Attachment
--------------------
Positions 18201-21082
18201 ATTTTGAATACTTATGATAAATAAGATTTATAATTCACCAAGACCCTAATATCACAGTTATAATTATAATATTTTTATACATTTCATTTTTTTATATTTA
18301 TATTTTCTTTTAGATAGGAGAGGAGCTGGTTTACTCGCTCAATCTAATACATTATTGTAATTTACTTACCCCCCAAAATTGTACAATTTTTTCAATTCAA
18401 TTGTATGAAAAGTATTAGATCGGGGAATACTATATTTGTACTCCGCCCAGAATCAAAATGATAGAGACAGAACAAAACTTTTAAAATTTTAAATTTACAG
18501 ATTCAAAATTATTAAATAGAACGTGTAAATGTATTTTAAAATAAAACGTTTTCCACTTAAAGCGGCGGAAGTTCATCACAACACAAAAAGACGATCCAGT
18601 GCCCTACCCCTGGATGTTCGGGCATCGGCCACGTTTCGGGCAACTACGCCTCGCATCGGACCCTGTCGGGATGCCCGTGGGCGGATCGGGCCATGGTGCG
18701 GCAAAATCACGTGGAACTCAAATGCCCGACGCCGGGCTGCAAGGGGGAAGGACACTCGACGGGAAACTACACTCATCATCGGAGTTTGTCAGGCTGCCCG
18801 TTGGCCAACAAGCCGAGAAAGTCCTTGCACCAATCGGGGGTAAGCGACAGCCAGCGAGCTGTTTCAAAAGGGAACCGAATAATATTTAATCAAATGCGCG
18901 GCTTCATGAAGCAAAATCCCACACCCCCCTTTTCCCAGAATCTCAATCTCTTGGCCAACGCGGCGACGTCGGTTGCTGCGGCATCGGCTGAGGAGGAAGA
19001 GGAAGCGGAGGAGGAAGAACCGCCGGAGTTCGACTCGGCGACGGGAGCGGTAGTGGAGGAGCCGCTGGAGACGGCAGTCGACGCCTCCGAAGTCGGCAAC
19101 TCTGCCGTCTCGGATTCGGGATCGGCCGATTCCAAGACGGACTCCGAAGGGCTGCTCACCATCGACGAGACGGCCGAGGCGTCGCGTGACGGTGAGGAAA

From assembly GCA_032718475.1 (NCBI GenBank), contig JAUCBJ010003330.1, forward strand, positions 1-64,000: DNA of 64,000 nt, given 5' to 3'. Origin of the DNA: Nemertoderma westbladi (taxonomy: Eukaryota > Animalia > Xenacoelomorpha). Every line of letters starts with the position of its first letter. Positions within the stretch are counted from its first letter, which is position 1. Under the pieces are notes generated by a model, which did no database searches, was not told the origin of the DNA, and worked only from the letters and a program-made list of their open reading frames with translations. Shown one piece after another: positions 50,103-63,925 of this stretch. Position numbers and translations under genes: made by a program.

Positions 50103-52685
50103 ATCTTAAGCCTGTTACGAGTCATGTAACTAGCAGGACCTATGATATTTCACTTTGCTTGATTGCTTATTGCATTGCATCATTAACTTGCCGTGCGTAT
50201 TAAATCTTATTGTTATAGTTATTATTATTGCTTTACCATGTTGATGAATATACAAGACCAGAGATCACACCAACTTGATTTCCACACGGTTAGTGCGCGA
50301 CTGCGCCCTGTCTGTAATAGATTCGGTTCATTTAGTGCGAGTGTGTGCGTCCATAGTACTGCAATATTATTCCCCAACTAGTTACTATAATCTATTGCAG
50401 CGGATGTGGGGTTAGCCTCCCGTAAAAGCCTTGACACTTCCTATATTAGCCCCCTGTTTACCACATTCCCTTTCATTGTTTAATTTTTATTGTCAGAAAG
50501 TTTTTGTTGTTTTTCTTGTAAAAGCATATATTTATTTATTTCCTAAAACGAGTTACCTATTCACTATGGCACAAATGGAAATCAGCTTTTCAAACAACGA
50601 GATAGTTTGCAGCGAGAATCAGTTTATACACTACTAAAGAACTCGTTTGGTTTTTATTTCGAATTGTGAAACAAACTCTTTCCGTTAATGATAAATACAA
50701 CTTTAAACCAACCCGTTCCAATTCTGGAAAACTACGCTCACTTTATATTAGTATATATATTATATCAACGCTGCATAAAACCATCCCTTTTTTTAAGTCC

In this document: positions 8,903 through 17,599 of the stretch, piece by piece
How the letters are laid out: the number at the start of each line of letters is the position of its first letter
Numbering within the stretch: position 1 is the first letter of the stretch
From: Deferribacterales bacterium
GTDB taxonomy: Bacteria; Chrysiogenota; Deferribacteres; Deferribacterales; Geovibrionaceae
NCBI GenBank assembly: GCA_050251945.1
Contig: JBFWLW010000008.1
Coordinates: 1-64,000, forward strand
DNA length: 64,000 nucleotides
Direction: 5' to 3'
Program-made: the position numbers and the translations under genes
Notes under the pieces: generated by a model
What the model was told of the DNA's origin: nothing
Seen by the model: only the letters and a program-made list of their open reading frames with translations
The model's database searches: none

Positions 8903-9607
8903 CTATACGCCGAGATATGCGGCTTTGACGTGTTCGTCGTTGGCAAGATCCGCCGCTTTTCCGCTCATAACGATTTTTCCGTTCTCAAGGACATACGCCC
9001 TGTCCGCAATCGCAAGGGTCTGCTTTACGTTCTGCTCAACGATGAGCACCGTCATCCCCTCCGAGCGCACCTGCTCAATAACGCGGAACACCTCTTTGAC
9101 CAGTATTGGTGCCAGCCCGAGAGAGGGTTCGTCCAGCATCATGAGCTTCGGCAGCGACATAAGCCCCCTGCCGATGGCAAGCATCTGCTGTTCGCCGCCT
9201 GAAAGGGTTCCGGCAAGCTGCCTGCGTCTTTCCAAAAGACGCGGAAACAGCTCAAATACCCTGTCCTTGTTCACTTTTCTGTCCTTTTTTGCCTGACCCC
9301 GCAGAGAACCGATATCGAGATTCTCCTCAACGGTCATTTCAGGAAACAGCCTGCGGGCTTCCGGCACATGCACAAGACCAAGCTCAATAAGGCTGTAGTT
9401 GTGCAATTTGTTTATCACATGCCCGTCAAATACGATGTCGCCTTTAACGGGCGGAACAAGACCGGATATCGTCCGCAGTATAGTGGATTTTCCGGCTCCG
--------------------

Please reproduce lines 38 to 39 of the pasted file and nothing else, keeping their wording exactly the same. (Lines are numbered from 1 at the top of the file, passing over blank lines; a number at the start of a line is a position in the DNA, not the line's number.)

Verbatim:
9001 TGTCCGCAATCGCAAGGGTCTGCTTTACGTTCTGCTCAACGATGAGCACCGTCATCCCCTCCGAGCGCACCTGCTCAATAACGCGGAACACCTCTTTGAC
9101 CAGTATTGGTGCCAGCCCGAGAGAGGGTTCGTCCAGCATCATGAGCTTCGGCAGCGACATAAGCCCCCTGCCGATGGCAAGCATCTGCTGTTCGCCGCCT